Are Local Churches Truly Autonomous?


Very seldom do I venture into the realm of church politics and leadership failures, especially when it involves naming names. I greatly prefer to write about what I’m learning and how theology applies to our everyday lives and I recognize that talking about specific individuals must be done with extreme care if it is to be helpful, hopeful, and grace-filled. Yet the reality is that church politics and leadership do apply to our everyday lives, and they are—or ought to be—rooted in sound theology. We also can and must learn from both the successes and the failures of specific individuals. So here goes….

On Tuesday, October 14, Mark Driscoll resigned as Senior Pastor of Mars Hill Church in Seattle, Washington. Much has been and will continue to be written about this; unfortunately far too much of that will be unhelpful, lacking grace, and downright caustic. And that’s just from those who call themselves Christians. But Aaron at Blogging Theologically had some good things to say that spurred my own thinking. (Please take some time to read his thoughts, then add to the discussion.) I want to take something Aaron said and (gracefully, I hope) disagree with it. Mars Hill church, Aaron said, needs to evaluate their [leadership] structure. (I agree.)

The model they’ve been running on—with an outside board of accountability—simply doesn’t work, nor is it biblical. If they’re serious about getting healthy, they need to put in place a model of governance where every leader really is one vote at the table, and are held to account. They need to become autonomous churches with elders who are biblically qualified and capable of preaching the Word.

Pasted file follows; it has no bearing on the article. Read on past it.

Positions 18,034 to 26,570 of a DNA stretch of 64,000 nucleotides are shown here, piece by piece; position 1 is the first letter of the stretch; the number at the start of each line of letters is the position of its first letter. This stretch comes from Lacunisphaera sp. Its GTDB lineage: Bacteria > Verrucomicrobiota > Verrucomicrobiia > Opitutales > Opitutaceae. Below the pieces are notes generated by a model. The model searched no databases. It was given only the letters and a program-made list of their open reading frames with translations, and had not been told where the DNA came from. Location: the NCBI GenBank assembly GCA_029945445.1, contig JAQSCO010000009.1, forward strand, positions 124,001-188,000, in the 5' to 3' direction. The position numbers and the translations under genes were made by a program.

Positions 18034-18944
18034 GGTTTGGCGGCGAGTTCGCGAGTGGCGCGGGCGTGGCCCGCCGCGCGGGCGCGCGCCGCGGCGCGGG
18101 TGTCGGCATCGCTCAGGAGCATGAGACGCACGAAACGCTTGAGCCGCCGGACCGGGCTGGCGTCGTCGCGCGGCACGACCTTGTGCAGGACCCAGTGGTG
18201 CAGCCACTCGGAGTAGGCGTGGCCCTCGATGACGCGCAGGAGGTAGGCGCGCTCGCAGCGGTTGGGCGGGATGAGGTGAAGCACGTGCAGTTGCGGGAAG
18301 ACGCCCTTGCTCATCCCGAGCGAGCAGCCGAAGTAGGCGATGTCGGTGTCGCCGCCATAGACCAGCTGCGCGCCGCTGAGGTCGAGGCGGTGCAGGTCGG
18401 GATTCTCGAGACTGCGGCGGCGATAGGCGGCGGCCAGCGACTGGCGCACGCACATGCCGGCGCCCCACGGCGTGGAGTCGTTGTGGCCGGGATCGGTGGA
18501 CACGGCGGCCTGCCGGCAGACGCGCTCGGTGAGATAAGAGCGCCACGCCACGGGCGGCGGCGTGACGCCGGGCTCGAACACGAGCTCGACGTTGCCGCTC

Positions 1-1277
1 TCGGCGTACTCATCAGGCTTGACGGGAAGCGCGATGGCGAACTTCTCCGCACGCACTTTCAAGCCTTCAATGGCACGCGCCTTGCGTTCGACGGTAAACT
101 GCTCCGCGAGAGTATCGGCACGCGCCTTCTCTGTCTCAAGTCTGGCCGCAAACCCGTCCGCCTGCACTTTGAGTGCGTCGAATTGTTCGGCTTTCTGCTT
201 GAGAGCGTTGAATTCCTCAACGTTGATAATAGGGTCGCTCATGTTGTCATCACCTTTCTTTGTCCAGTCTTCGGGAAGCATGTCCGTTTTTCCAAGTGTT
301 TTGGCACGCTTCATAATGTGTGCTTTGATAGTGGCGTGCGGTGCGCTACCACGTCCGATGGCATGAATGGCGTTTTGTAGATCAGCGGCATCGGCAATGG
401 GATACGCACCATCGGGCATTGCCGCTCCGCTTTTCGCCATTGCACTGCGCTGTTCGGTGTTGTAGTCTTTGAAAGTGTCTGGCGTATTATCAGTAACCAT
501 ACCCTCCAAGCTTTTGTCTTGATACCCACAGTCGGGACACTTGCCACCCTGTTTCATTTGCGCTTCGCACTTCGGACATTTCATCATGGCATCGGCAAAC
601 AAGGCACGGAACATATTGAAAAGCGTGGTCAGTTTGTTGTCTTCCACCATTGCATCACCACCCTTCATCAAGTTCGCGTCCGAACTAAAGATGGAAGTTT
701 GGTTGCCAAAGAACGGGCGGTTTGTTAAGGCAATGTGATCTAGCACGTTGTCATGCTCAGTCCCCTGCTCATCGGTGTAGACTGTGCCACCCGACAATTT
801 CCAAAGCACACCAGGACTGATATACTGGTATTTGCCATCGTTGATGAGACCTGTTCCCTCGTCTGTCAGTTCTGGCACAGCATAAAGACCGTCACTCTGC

I grew up basically Baptist, and almost exclusively in the Free Church tradition. In those worlds, local churches are viewed as autonomous; that is, they are self-governing, and although they may choose willingly and voluntarily to associate with other like-minded churches through conferences, conventions, or associations—i.e., denomination—they do not sit under the authority of those organizations or the other affiliated churches. The past fifty years has seen a growth in “non-denominational” churches; that is, churches that have taken autonomy one step further by choosing to not affiliate with a denominational organization…even one within the free church tradition. When a local church is substantially healthy, this autonomy can a good thing. The church can make its own decisions on leadership, vision, strategy, and activities without having to submit those to an ecclesiastical bureaucracy. When problems arise, however, autonomous churches are left to struggle on their own, often crumbling under the weight of leadership abuses, failed structures, financial mismanagement, or devastating moral failure.